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Genetic counseling for Indigenous Australians: an exploratory study from the perspective of genetic health professionals

Kowal, Emma, Gallacher, Lyndon, Macciocca, Ivan and Sahhar, Margaret 2015, Genetic counseling for Indigenous Australians: an exploratory study from the perspective of genetic health professionals, Journal of genetic counseling, vol. 24, no. 4, pp. 597-607, doi: 10.1007/s10897-014-9782-8.

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Title Genetic counseling for Indigenous Australians: an exploratory study from the perspective of genetic health professionals
Author(s) Kowal, EmmaORCID iD for Kowal, Emma
Gallacher, Lyndon
Macciocca, Ivan
Sahhar, Margaret
Journal name Journal of genetic counseling
Volume number 24
Issue number 4
Start page 597
End page 607
Total pages 11
Publisher Springer
Place of publication Berlin, Germany
Publication date 2015-08
ISSN 1573-3599
Keyword(s) Aboriginal and Torres Strait Islanders
Cultural competence
Genetic counseling
Genetic health services
Indigenous Australians
Summary Indigenous populations are thought to have particularly low levels of access to genetic health services, and cultural issues may be a contributing factor. This article presents the findings of the first study of genetic health service provision to Indigenous Australians. This qualitative study aimed to identify elements of culturally-competent genetic health service provision in Indigenous Australian contexts. Twelve semi-structured interviews were conducted with genetic counselors and clinical geneticists from around Australia who had delivered services to Indigenous Australians. Participants were asked to describe their experiences and identify any collective cultural needs of Indigenous clients, as well as comment on specific training and resources they had received or used. Interviews were audio-recorded and transcribed with thematic analysis conducted on the data. The findings show that participants were reluctant to generalize the needs of Indigenous peoples. Some participants asserted that Indigenous peoples have needs that differ from the general population, while others felt that there were no collective cultural needs, instead advocating an individualized approach. Being flexible and practical, taking time to build rapport, recognizing different family structures and decision-making processes, as well as socio-economic disadvantage were all identified as important factors in participants' interactions with Indigenous clients. Indigenous support workers and hospital liaison officers were seen as valuable resources for effective service provision. The implications of this study for training and practice are discussed.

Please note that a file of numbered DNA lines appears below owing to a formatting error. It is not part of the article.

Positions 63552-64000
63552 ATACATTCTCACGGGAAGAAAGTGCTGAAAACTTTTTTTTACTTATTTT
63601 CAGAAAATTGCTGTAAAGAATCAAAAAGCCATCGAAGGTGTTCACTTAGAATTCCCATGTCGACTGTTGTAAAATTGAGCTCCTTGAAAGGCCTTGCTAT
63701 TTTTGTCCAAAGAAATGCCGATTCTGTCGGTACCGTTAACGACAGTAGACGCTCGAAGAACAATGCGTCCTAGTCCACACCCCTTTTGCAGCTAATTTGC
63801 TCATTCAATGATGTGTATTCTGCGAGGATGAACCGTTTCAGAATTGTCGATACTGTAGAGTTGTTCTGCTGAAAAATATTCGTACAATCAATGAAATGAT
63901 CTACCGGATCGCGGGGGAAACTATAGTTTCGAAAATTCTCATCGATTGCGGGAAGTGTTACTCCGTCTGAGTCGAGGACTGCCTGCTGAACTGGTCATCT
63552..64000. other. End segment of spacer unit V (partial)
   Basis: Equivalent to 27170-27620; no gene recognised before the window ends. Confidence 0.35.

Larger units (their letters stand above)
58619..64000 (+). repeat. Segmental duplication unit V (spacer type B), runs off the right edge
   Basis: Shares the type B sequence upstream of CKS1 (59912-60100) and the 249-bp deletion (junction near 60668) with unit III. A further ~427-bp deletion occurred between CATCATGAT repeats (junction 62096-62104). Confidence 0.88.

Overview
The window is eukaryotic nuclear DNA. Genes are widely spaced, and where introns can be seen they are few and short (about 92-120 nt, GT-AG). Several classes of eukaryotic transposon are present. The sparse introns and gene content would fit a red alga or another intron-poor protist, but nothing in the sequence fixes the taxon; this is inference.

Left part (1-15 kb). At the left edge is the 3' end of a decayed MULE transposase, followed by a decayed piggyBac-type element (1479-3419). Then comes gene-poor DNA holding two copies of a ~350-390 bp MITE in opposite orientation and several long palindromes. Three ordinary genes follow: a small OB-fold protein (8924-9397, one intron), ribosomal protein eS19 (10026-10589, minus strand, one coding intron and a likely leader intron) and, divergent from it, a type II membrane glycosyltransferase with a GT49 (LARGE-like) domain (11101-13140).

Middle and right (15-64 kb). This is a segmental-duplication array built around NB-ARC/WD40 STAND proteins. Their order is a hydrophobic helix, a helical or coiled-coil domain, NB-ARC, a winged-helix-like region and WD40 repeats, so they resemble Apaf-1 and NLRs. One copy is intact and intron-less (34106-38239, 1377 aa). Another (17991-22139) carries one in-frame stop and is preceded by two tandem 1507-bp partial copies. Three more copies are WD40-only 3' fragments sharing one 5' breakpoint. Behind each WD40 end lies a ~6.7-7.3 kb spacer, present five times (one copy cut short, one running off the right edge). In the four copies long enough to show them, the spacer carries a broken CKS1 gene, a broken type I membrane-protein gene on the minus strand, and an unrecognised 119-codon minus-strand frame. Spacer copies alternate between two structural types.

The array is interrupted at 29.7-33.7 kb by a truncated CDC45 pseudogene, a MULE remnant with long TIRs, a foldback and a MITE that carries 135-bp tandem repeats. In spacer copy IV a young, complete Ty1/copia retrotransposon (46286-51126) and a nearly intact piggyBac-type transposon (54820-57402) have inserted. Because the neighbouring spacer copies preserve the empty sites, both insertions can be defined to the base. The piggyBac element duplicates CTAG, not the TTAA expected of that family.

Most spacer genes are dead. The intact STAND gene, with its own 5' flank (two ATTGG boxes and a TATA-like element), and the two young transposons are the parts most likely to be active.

Language eng
DOI 10.1007/s10897-014-9782-8
Field of Research 060401 Anthropological Genetics
160102 Biological (Physical) Anthropology
160702 Counselling, Welfare and Community Services
169902 Studies of Aboriginal and Torres Strait Islander Society
Socio Economic Objective 920302 Aboriginal and Torres Strait Islander Health - Health Status and Outcomes
HERDC Research category C1 Refereed article in a scholarly journal
Grant ID ARC DE120100394
Copyright notice ©2014, Springer
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Document type: Journal Article
Collection: Centre for Citizenship and Globalisation
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